Hunt for the Bismarck
The German pair had been spotted in Bergen Fjord on May 21 but bad weather precluded another opportunity for reconnaissance until midday May 22 when it was discovered that they were gone. Indeed they had left the previous day and were on the way to break out into the Atlantic through the Denmark Strait . It was on May 23 when word first reached Admiral Tovey on King George V that Bismarck had been spotted and that message came from Norfolk . Actually it was the Suffolk that first spotted the German battleship. It was another hour before Norfolk emerged from mist and spotted the Bismarck at the oh too close range of six miles. Bismarck opened fire on Norfolk and the cruiser immediately made a smart turn about and headed back into the mist untouched. It just so happened that the Norfolk contact report reached Tovey before the Suffolk contact report. Weather turned bad as rain came in but the Suffolk and Norfolk maintained loose contact as the Germans sped south at 27 knots. It was more dangerous for Norfolk to maintain contact than Suffolk as the Norfolk had to rely on visual contact as she did not have radar like the Suffolk . Early on the 24th Norfolk ’s observers caught sight of Hood and Prince of Wales closing in for an engagement.
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Vice Admiral Holland intended his battleships to engage Bismarck while Norfolk and Suffolk took on Prinz Eugen but this plan did not reach the cruisers. As a consequence of this failure, the British cruisers were too far astern to engage. When the Hood was blown up Wake-Walker found that he was senior British officer. He had witnessed the battle and judged that Prince of Wales in her damaged state could not successfully engage the Bismarck . He therefore ordered the battleship to follow Norfolk and provide close cover for his cruisers in his task of maintaining contact. This was undoubtedly a correct assessment, although it angered the brass in London , especially Admiral Dudley Pound who wanted to court martial Wake-Walker and Captain Leach of Prince of Wales for failing to engage Bismarck after the loss of Hood. If the idiot Pound had his way the Prince of Wales probably would have been lost as well. For the rest of the day the cruisers alertly followed Bismarck . During the day the Suffolk lost radar contact and with the bad weather Wake-Walker was worried that Norfolk would blunder into the battleship. He therefore ordered Norfolk to complete a circle until Suffolk regained radar contact. This proved again to be the correct assessment as Bismarck had indeed swung broadside to the pursuing cruisers. If Norfolk had continued blindly into the rain she would have made visual contact with ready and waiting Bismarck at the murderously short range of one mile. At 1841 there was a brief moment when the mists cleared and Bismarck, the cruisers and Prince of Wales all opened fire at the range of eight miles before the mists again drew a curtain across the sea. Around midnight, which was sunset at this time of year this far north, Victorious launched a Swordfish strike, and it was Norfolk , which guided the aircraft onto Bismarck . There was one torpedo hit on the armor belt, which was shrugged off by Bismarck . Early on the 25th the Suffolk again lost radar contact with Bismarck and unfortunately it was at this time that Bismarck maneuvered to shake contact. The Bismarck , now alone as Prinz Eugen had broken free during the short engagement the day before, circled. With no radar contact the British continued to steam south so that when Bismarck completed her loop she was unseen, 30 miles north of the British force.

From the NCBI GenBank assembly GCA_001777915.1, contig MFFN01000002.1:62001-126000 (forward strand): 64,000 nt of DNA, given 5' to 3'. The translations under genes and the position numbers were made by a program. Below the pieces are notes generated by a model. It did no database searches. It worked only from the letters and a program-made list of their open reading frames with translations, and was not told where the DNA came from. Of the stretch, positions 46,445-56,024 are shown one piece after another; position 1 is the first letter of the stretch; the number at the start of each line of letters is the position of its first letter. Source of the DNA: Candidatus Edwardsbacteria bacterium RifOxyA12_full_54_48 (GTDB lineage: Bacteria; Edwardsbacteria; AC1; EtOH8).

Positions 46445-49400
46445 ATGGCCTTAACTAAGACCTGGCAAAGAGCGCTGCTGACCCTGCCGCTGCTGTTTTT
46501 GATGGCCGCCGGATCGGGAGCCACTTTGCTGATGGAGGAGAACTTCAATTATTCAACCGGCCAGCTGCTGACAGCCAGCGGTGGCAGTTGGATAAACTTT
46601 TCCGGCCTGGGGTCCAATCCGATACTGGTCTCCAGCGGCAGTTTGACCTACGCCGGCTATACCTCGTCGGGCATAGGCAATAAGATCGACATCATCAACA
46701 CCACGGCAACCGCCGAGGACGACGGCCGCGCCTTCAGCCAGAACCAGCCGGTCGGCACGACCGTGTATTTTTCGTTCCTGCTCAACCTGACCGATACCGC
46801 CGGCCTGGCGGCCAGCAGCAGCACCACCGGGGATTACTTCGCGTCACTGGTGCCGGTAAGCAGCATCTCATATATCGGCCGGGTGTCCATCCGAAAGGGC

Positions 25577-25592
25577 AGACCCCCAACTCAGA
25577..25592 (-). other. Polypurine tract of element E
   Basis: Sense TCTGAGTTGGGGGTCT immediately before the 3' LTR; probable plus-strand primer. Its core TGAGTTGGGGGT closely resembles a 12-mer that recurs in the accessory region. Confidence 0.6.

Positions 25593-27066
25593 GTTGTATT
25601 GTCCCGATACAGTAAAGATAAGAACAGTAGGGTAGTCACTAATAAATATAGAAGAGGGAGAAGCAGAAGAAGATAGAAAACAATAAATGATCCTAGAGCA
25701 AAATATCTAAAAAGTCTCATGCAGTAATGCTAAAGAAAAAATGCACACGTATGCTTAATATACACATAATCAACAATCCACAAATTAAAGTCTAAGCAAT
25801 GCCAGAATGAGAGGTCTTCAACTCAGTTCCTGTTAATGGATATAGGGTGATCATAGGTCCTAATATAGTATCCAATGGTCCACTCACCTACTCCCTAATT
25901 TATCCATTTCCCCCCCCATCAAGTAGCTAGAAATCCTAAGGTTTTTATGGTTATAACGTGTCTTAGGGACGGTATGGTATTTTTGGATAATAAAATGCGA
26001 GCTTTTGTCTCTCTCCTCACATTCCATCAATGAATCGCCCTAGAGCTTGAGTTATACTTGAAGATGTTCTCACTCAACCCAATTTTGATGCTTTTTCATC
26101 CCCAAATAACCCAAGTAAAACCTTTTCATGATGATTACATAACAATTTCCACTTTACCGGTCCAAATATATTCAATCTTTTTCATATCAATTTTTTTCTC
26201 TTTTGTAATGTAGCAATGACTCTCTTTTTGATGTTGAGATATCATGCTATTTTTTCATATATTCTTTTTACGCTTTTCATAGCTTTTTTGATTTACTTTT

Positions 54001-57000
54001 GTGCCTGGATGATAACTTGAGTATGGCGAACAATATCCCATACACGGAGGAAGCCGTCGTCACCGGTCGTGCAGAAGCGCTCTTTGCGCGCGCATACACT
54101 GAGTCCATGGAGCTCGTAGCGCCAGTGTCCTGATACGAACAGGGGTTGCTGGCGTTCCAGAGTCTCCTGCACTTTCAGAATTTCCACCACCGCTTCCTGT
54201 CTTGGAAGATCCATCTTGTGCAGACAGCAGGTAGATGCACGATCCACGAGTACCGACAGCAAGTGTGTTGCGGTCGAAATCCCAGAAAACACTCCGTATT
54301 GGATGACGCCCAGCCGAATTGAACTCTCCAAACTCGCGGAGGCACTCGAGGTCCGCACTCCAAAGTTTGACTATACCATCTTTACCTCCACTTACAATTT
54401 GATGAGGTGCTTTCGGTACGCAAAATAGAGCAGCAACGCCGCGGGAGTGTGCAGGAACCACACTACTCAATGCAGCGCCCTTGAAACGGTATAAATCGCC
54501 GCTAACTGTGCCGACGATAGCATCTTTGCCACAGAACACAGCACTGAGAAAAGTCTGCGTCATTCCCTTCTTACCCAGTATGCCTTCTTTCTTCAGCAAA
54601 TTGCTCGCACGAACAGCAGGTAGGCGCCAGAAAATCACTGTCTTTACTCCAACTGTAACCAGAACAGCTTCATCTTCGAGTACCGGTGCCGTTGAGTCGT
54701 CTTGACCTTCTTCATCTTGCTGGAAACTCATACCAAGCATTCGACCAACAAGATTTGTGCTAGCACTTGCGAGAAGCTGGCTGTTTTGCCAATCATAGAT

With the loss of contact Norfolk was out of the game when contact was reestablished with Bismarck . She was too far north, having been engaged in fruitless searches. It was the torpedo strike on the rudder of Bismarck from Ark Royal that gave her enough time to be in at the kill on May 27. Norfolk had regained visual contact of the crippled Bismarck at 16 miles, when she flashed this news to the oncoming King George V and Rodney. Rodney was the first to fire at 8:47am followed at 8:48 by King George V and 8:50 by Bismarck . Norfolk in the meantime had also rushed in and opened fire at 8:54 ten miles from Bismarck . At 9:04 another County class, the Dorsetshire joined in. The two cruisers were not passive. Between them they fired 781 8-inch shells at Bismarck , although of course they were unengaged since Bismarck was firing at the battleships. Unlike Dorsetshire, Norfolk did not fire torpedoes at the end of the battle. That summer the UP mounts along with the Vickers MG mounts were removed and received six 20mm Oerlikons, along with 273, 281, 284 and 285 radars.